Recovered near Seymchan in Russia in 1967, this pallasite was fashioned into a sphere to spotlight its abundant olivine crystals. It sold for $13,000 plus the buyer’s premium in October 2012. Image courtesy of Heritage Auctions and LiveAuctioneers.

A third type, stony-iron meteorites, contain equal amounts of silicate rocks and nickel-iron metal. They form within or upon melted asteroids. A subgroup that demands mention are pallasites cohesive masses studded with pale green peridot-like olivine silicate crystals in metal matrices. These beauties, unsurprisingly favored by collectors, have been found from Alaska to Antarctica. (It should be noted that the pallasites shown here didn’t arrive on Earth looking this pretty. Just as rough stones are pulled from mines and cut and polished into diamonds, rough meteorites with heat-scorched exteriors are cut and polished into pallasites.)

A ribbed, scalloped piece of Libyan desert glass, found in the Sahara and weighing more than four pounds, sold for $4,750 plus the buyer’s premium in June 2010. Image courtesy Heritage Auctions and LiveAuctioneers

Still another form of meteorite came to light in 1922, when archaeologist Howard Carter unsealed the tomb of the Egyptian Pharaoh Tutankhamun and discovered a mysterious glassy greenish-yellow carved gemstone on King Tut’s breastplate. A decade later, similar pieces were found across the Libyan Desert, and they are now colloquially known as Libyan desert glass. Although the origin of the stones remains uncertain, geologists think they appeared millions of years ago when a massive, blazing-hot meteorite struck, liquifying the sands and hurling debris into the upper atmosphere. The afflicted pieces returned to earth as hardened, yellowish droplets of natural glass meteorite byproducts known as tektites. Moldavite tektites, which are found across modern-day Germany and the Czech Republic, appear translucent or mossy green. Others found in southeast Asia, Australia and North America range in color from yellow-gray or gray to brown and black.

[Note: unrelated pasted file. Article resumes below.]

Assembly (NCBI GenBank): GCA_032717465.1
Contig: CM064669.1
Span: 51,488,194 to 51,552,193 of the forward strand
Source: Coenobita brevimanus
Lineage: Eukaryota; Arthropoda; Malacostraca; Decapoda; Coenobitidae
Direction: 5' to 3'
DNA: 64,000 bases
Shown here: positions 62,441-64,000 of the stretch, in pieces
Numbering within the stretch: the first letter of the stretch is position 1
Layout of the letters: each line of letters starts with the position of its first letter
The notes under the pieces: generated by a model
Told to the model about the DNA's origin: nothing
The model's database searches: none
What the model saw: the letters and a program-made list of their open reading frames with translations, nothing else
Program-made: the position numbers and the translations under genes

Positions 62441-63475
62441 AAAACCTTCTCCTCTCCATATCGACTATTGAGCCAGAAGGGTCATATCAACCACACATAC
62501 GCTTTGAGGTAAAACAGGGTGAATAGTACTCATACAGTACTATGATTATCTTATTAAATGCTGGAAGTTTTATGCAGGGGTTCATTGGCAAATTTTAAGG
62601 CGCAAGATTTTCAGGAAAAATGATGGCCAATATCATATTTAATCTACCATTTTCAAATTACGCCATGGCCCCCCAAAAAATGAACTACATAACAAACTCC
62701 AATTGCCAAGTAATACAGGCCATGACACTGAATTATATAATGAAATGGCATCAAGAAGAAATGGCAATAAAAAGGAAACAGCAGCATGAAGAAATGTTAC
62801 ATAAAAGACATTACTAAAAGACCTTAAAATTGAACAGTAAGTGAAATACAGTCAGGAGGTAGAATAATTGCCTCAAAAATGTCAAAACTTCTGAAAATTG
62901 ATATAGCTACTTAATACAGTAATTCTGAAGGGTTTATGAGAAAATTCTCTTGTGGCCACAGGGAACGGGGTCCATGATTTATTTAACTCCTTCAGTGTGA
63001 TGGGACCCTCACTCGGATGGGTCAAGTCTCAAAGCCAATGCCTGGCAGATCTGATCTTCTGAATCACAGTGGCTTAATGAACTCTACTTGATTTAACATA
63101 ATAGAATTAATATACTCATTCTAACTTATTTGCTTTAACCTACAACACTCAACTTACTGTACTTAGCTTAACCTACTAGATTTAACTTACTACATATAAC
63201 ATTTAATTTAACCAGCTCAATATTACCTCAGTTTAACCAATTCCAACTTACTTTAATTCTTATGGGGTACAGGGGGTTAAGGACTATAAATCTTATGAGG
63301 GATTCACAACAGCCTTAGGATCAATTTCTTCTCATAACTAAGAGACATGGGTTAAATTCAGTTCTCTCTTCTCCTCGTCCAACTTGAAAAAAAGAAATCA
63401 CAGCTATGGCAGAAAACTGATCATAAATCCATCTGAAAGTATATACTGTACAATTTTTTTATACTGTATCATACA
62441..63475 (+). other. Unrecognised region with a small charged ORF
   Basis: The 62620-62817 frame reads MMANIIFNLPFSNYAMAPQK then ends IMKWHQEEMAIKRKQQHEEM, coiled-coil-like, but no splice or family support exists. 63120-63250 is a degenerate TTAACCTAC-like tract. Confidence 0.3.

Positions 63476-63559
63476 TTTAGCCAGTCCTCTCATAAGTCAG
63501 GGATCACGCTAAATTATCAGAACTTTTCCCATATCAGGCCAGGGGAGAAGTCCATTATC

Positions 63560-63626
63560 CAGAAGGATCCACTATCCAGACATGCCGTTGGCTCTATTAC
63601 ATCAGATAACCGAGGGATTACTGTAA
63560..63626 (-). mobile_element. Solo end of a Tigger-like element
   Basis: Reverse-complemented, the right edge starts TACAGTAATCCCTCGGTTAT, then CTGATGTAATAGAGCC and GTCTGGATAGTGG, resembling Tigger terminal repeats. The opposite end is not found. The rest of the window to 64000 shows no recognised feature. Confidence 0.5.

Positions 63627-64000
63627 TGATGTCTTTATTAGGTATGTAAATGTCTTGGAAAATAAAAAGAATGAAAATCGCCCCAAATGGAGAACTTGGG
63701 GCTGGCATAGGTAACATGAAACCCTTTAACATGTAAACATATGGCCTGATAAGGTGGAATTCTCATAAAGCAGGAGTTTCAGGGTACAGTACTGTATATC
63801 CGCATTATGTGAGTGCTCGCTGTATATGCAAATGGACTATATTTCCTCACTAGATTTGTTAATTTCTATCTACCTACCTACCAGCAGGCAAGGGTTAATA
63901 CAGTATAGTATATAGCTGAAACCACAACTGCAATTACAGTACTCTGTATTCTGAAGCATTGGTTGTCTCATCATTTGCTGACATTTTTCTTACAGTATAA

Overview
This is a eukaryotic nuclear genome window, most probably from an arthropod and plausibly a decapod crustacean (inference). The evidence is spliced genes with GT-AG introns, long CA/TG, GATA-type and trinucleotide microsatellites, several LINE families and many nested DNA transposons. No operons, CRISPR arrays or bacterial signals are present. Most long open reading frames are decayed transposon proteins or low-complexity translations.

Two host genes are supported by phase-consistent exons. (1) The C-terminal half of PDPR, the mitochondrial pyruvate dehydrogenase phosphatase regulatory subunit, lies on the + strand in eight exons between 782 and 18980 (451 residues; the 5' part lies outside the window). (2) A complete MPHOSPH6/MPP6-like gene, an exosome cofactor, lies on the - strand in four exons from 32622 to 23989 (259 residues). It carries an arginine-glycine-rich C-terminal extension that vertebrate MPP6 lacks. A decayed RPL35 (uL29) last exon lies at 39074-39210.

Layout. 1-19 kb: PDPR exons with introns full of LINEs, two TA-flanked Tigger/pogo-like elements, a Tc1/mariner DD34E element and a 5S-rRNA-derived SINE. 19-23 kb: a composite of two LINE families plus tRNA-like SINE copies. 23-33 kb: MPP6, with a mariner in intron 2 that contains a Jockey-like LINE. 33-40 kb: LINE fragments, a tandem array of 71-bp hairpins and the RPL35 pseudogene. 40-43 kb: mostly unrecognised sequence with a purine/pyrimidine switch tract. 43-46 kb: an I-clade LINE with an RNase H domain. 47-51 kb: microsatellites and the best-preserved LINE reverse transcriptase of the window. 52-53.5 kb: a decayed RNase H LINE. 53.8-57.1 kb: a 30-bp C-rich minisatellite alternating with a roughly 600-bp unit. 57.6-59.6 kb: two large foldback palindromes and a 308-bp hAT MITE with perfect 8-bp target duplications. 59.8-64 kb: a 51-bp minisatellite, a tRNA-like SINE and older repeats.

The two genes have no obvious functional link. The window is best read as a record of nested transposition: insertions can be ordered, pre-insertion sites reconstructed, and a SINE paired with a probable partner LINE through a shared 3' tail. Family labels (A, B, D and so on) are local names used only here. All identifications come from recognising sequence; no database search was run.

This faceted Moldavite crystal, a tektite discovered in the Czech Republic, was auctioned for $1,900 plus the buyer’s premium in October 2012. Image courtesy of Heritage Auctions and LiveAuctioneers


Whatever their source, meteorites take their names not from the people who found them but rather from a prominent feature of the area where they landed bodies of water, towns, cities, whatever makes sense. Specimens from the same place receive identifying numbers or letters. Meteorites discovered in deserts, which feature few distinguishing geographical features, are given a name that reflects the general area, followed by a designated grid number. A mineralogically and texturally unique feldspathic breccia stony meteorite found in Morocco, North West Africa, is known as NWA 5000, while an exotic, coarse-grained, ultramafic igneous one found in the Sahara Desert near Morocco carries the label NWA 1950-SNC.